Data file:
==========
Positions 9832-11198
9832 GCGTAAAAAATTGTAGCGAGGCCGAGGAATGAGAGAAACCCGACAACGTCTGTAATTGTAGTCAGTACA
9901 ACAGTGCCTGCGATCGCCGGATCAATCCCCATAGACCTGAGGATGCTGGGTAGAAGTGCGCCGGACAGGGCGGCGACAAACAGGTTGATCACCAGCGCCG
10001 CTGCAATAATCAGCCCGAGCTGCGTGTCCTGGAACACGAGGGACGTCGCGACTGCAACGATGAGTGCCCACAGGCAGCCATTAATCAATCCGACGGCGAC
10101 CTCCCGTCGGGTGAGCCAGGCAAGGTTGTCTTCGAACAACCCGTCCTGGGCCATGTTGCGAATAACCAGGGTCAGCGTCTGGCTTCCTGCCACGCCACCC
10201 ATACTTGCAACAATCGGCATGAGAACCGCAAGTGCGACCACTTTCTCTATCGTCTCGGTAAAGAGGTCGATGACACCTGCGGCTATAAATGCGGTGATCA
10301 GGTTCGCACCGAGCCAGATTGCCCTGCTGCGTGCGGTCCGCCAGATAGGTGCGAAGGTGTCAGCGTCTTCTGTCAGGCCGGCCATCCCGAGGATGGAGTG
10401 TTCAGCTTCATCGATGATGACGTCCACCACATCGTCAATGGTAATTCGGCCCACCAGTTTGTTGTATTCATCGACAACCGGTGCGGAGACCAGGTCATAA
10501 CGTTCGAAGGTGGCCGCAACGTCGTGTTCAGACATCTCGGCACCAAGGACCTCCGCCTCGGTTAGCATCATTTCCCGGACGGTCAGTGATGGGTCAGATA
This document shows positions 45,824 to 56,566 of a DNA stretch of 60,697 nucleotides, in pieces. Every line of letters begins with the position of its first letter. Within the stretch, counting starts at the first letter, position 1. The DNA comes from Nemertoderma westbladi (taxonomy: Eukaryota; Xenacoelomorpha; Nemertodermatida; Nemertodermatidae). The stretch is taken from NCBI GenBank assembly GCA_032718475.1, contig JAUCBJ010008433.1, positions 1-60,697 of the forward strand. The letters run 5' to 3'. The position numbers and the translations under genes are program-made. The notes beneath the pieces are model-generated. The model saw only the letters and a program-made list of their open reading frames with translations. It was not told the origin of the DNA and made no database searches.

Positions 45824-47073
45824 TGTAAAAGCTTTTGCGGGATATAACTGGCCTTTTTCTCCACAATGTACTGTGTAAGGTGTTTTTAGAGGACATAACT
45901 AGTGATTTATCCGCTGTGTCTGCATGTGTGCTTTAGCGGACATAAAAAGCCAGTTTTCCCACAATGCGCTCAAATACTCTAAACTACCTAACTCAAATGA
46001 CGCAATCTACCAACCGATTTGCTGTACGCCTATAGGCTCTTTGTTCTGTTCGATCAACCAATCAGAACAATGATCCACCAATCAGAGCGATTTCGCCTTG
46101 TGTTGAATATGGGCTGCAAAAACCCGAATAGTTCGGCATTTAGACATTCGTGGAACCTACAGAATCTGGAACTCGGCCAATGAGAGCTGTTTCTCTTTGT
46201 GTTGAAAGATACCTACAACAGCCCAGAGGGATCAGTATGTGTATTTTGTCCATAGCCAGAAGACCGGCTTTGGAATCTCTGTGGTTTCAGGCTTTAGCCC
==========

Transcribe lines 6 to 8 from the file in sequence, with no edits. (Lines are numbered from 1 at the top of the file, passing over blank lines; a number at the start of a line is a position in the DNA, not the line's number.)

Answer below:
10201 ATACTTGCAACAATCGGCATGAGAACCGCAAGTGCGACCACTTTCTCTATCGTCTCGGTAAAGAGGTCGATGACACCTGCGGCTATAAATGCGGTGATCA
10301 GGTTCGCACCGAGCCAGATTGCCCTGCTGCGTGCGGTCCGCCAGATAGGTGCGAAGGTGTCAGCGTCTTCTGTCAGGCCGGCCATCCCGAGGATGGAGTG
10401 TTCAGCTTCATCGATGATGACGTCCACCACATCGTCAATGGTAATTCGGCCCACCAGTTTGTTGTATTCATCGACAACCGGTGCGGAGACCAGGTCATAA